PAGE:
It is very likely that your business idea has some elements that you consider to be unique. These are sometimes called Unique Selling Points (USPs), and will serve to differentiate your product or service from your competitor’s
Your business ideas will be commercially very important, and you should consider how these might be protected. Depending on the nature of your business, valuable ideas can be protected using patents, trademarks, and copyright legislation.
If you invent or design a new product, then patent protection will legally prevent others from copying your product. A patent will give you, for a limited period, the right to exclude others from exploiting (making, using, selling, importing) your patented invention, except with your consent.
Your patent is a form of ‘industrial property’, which can be assigned, transferred, licensed or used by you. Patents are territorial, so an Irish patent is only valid in Ireland.
Irish patents have a maximum life span of twenty years. Ireland also offers a ‘short-term’ patent, which is valid for a maximum of ten years. To maintain a patent in force, annual renewal fees must be paid each year from the third year.
Patent pending is used on products to alert competitors that an application has been made to protect the invention.
You can legally register a trademark or logo that uniquely distinguishes your business, service or product from those of your competitors. Registered trademarks are legally protected, and it is illegal for anyone else to copy them.
The Trade Marks Act, 1996 defines a trademark as ‘any sign capable of being represented graphically, which is capable of distinguishing the goods or services of one undertaking from those of other undertakings’. A trademark may consist of words, (including personal names), designs, logos, letters, numerals or the shape of goods or of their packaging, or of other signs or indications that are capable of distinguishing the goods or services of one undertaking from those of others.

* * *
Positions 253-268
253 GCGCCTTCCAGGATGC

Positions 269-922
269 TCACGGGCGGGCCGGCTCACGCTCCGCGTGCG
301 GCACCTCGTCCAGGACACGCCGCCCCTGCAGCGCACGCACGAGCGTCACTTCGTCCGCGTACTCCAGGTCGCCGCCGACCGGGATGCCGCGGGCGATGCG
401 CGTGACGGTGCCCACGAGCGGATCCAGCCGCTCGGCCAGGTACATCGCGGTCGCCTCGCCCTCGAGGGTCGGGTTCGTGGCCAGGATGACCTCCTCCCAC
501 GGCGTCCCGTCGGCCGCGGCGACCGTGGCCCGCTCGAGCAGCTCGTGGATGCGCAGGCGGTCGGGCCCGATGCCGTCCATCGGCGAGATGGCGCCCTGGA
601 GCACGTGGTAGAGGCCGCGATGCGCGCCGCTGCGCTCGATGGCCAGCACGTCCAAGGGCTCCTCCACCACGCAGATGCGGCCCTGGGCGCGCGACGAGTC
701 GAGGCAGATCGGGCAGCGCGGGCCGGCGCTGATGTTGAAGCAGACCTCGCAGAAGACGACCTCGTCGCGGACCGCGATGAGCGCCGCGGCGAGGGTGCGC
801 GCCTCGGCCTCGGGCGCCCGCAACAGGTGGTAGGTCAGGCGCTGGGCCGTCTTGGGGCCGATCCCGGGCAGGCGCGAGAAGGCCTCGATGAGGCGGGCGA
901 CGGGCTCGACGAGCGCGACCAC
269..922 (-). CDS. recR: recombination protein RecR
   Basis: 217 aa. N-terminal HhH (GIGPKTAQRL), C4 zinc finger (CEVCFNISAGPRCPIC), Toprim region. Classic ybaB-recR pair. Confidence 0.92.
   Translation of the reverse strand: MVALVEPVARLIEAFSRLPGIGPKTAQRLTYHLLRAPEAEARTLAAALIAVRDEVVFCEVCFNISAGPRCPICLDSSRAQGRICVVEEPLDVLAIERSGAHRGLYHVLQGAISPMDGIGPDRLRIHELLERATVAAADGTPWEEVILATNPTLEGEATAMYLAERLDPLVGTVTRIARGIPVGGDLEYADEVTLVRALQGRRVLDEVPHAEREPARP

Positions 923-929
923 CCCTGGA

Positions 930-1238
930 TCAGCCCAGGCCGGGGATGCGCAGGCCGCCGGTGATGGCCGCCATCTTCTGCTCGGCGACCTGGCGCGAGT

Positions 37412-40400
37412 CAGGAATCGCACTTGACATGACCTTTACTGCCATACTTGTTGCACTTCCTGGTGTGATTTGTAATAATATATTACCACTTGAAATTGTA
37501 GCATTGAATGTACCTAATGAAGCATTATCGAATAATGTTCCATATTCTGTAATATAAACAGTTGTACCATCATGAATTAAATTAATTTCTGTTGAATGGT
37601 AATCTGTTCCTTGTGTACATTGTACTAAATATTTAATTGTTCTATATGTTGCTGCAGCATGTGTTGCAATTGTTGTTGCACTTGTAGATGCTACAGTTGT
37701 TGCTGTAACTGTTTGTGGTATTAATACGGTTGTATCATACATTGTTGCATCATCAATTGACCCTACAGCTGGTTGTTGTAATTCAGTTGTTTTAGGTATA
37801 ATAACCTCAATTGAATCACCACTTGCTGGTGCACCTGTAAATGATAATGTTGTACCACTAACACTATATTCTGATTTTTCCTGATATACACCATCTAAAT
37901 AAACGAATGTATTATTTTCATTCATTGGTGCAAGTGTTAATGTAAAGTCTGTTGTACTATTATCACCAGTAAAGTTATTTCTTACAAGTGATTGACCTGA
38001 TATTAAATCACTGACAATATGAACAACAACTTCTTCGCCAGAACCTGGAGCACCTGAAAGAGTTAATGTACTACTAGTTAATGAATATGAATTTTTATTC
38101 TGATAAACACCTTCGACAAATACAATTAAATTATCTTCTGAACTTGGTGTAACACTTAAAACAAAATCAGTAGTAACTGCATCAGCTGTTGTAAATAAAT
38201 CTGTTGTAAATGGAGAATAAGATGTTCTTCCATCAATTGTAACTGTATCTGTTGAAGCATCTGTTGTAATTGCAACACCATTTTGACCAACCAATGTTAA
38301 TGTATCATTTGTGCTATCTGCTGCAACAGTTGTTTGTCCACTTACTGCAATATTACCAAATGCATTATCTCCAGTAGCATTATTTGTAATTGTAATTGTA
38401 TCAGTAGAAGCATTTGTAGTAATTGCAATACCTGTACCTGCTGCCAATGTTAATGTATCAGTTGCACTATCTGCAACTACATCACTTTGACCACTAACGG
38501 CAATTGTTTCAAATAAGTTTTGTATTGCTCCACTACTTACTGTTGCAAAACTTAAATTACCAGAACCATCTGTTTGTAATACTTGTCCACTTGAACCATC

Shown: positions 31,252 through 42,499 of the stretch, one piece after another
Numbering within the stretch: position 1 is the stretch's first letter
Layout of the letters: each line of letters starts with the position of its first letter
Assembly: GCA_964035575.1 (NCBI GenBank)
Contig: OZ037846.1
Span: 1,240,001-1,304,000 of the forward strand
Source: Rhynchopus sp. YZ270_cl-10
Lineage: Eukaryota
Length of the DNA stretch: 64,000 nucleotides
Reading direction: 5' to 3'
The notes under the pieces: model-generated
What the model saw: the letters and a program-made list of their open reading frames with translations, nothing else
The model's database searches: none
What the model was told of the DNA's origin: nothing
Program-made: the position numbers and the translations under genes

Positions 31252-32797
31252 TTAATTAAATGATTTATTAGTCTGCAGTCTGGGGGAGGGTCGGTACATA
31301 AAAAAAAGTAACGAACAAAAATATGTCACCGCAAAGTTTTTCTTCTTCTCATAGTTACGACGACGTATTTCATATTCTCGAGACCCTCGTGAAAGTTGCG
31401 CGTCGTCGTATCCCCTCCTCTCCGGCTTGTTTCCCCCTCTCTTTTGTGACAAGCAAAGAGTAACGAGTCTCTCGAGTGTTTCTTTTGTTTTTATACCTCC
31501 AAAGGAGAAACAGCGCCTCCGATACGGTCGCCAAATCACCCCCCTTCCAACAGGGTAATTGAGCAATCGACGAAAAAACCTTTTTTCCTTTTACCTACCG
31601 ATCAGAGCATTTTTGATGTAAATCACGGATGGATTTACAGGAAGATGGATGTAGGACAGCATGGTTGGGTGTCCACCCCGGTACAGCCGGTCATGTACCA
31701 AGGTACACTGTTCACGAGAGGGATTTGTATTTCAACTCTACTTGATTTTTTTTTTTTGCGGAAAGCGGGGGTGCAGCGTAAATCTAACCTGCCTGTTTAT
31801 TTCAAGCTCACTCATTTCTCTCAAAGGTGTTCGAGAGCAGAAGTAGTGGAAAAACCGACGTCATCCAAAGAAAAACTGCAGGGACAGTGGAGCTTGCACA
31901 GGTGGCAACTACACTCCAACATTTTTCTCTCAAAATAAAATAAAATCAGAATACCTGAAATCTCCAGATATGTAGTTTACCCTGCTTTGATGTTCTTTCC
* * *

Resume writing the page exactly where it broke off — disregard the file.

Copyright describes the rights given to authors/creators of certain categories of work. Unlike patents and trademarks, there is no formal requirement to register creative work. The responsibility for proving ownership rests with the creator in the event of a dispute over ownership.
Copyright protection extends to the following works: -
- Original literary, dramatic, musical or artistic works
- Sound recordings, and films
- Broadcasts, and cable programmes
- Typographical arrangement of published editions
- Computer programmes
- Original databases
The owner of copyright is the author, meaning the person who creates the work. For example a photographer is the owner in the case of a photograph. However, as copyright is a form of property, the right may be transferred to someone else, for example, to a publisher. Where an employee in the course of employment creates the work, the employer is the owner of the copyright in the work, unless an agreement to the contrary exists.
Copyright is a property right and the owner of the work can control the use of the work, subject to certain exceptions. The owner has the exclusive right to prohibit or authorise others to undertake the following: -
- Copy the work
- Perform the work
- Make the work available to the public through broadcasting or recordings
- Make an adaptation of the work.
Copyright takes effect as soon as the work is put on paper, film, or other fixed medium such as CD-ROM, DVD, Internet, etc. No protection is provided for ideas while the ideas are in a persons mind; copyright law protects the form of expression of ideas, not the ideas themselves.
If you are thinking about starting a services business it could be that intellectual property is of greater importance than physical product. Intellectual Property, on the other hand, is the product of your mental efforts. Its value lies in its appeal to others who might wish to use it, or the goods it describes.
Your creativity and innovation can be owned in much the same way as physical property. Intellectual property rights allow originators to control access by others to the products of their creativity and, thus, benefit from it. It will often not be possible to control this access and benefit from it unless the intellectual property rights have been applied for and granted, but some intellectual property protection such as copyright arises automatically, without any registration, as soon as there is a record in some form of what has been created.
Further information on all of the above can be obtained from: -
Patents Office, Government Buildings, Hebron Road, Kilkenny, Ireland.
Phone: 056 7720111